Page 1 of 5 123 ... LastLast
Results 1 to 10 of 41

Thread: "Full" kit?

  1. #1
    ToddG Guest

    "Full" kit?

    Didn't really see this addressed in the other "kit" threads.

    Let's suppose I'm willing to spend the money on a fairly comprehensive kit to keep in the trunk in the event that I, with my tremendous 52 hours of training, am forced to singlehandedly respond to the apocalypse. I do not need anything that involves putting additional holes in people, as I've got no training to do so.

    I was looking at something like this bag from Galls which quite literally seems to cover every single thing I was trained to do.

    It's understood that the odds are I'll never use 95% of the stuff in the bag, but it seems like cheap insurance rather than finding myself in a situation where I need something and don't have it.

  2. #2
    Join Date
    Aug 2007
    Feedback Score
    1 - BVM
    2 - Rolls Kerlix (4")
    1 - 4"-8" thick handful of non-sterile gauze in ziplock baggie
    1 - Trauma Dressing (the huge gauze pads like 20" by 15"
    1 - 4" Ace bandage
    2 - Tourniquets
    2 - Triangular Bandages
    1 - OB KIT (
    1 - Baby Beanie (
    1 - 500mL bottle NS or Sterile Water
    1 - Biggest Damn box of different types of Band-Aids that you can find (including at least some kid friendly animal or cartoon print)
    1 - Tube of Neosporin Triple Antibiotic
    1 - Container of Bug Spray just the standard 5000% DEET is sufficient
    1 - Bottle of spray type topical Benadryl
    1 - Bottle of very high SPH sunbock
    1 - Pair of tweezers
    2 - Tampons (See Below)
    2 - Sanitary Napkins (Chick Pads - They dig em)
    1 - Roll Silk 1" Medical Tape
    1 - Sam Splint
    2 - Instant Cold Packs
    1 - Pair of Cheap Trauma Shears
    2 - Space Blanket
    1 - Box of Large Nitrile Gloves placed in 1 gallon ziplock baggie (as many as you can fit)
    1 - Blood Glucose Meeter with disposable lancets
    1 - Tube of oral Glucose or non-melting candy bar
    1 - Regular plain jane digital thermometer with disposable sleeves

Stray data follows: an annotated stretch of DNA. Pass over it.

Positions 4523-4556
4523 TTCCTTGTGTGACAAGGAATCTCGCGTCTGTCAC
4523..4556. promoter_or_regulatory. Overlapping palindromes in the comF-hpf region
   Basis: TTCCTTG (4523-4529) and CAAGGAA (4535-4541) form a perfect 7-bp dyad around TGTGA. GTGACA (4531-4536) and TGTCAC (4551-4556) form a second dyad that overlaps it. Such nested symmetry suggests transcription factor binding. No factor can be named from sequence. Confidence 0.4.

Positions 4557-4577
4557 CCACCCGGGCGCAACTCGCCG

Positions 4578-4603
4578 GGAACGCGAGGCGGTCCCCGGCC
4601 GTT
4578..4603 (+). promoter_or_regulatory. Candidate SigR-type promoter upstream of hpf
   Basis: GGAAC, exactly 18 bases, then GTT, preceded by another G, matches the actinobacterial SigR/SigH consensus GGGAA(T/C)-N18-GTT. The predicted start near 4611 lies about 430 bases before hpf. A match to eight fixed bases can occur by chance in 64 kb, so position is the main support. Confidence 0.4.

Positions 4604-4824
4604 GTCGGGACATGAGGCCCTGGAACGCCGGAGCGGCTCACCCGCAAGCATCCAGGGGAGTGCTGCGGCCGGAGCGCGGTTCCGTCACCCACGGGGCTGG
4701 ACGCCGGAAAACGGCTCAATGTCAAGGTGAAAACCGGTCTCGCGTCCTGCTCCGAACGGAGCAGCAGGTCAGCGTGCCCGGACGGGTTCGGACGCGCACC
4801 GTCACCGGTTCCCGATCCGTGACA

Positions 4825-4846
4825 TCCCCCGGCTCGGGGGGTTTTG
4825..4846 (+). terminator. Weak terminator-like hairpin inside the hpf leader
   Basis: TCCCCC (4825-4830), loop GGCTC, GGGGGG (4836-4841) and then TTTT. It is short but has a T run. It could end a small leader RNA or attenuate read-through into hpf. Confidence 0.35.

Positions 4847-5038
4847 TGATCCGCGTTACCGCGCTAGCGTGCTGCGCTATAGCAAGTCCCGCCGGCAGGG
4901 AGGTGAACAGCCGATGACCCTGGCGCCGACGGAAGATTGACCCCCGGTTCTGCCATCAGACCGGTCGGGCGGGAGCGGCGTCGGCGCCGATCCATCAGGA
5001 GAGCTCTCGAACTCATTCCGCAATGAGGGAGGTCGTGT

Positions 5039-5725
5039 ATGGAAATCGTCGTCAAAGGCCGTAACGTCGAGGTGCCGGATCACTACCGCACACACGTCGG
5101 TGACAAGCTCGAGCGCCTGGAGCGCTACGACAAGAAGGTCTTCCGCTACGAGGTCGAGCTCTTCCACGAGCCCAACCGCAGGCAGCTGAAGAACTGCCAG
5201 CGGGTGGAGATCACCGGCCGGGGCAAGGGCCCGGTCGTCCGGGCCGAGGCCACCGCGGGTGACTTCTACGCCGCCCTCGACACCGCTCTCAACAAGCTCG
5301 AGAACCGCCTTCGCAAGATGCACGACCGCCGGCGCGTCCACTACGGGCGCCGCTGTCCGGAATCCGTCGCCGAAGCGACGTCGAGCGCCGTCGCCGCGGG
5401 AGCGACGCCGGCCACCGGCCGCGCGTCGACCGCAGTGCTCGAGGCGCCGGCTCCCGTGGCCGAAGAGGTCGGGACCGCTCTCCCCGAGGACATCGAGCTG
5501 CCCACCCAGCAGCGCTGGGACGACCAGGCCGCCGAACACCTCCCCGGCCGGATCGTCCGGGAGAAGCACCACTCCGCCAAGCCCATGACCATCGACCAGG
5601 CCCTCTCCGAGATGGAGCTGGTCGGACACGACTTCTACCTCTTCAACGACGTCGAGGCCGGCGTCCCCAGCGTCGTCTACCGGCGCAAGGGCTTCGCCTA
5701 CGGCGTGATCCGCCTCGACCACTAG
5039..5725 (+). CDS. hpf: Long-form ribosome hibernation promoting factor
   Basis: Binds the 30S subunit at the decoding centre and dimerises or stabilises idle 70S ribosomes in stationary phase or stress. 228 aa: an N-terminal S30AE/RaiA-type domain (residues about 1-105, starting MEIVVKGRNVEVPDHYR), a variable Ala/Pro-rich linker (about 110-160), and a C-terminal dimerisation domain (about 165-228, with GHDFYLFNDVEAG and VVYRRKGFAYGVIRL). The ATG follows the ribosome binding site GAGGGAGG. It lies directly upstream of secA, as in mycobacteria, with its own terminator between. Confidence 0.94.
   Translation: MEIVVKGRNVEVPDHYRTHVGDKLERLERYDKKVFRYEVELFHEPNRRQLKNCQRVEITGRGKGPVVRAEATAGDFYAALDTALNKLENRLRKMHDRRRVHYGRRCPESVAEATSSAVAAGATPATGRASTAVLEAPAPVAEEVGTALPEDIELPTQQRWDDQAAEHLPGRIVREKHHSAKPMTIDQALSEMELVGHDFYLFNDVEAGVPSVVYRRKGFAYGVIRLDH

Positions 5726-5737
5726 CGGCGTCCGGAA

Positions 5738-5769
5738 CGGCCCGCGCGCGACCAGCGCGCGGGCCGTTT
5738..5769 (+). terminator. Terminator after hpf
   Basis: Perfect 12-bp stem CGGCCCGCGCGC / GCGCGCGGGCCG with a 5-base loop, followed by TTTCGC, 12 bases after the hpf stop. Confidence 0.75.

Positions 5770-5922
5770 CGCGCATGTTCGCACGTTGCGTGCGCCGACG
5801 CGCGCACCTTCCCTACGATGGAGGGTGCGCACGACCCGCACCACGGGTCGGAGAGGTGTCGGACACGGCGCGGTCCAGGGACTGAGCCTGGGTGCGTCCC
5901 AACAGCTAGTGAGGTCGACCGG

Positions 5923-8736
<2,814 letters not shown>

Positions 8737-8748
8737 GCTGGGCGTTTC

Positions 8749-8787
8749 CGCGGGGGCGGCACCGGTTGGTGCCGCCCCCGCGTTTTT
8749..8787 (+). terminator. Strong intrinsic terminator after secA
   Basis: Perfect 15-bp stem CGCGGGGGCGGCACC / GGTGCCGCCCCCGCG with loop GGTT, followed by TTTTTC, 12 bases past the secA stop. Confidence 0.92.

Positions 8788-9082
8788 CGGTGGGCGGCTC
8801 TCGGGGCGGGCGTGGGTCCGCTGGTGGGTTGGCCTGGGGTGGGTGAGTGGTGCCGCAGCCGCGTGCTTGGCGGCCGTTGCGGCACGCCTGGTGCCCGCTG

1 - Bottle of Hand Sanitizer

    The Following OTC Meds in either the original bottle or a multi pill organizer clearly marked as to the name, dose, standard dosing regimen, and exp date.


    Children's Liquid Tylenol
    Children's Liquid Benadryl

    That should cover anything that you need in a car type scenario. Some of those things wont seem like necessary items until you need them. Anyone else see any changes they need to make to this list feel free to add/subtract.

    PS-I just think its cool to get to give Todd advice for once lol.

  3. #3
    Join Date
    Aug 2007
    Feedback Score
    If there is one thing you dont want to be without its gloves. Keep at least 10 pair of size large non-latex gloves in a ziplock baggie in the console of every vehicle you own. Being out of gloves when someone needs help is just as bad as being out of bullets when someone needs shooting.

  4. #4
    ToddG Guest
    TacMedic -- Generally (edited to add: I meant genuinely not generally!) appreciate that. I'm hoping there's a turnkey solution rather than having to source and build the kit myself.

    But quite a few of the things you listed, I'd have never thought of.
    Last edited by ToddG; 07-16-09 at 02:03.

  5. #5
    Join Date
    Aug 2008
    Midlands SC
    Feedback Score
    2 (100%)
    TacMedic came up with a pretty comprehensive list....oddly enough, naming most, if not all the items in my personal kit.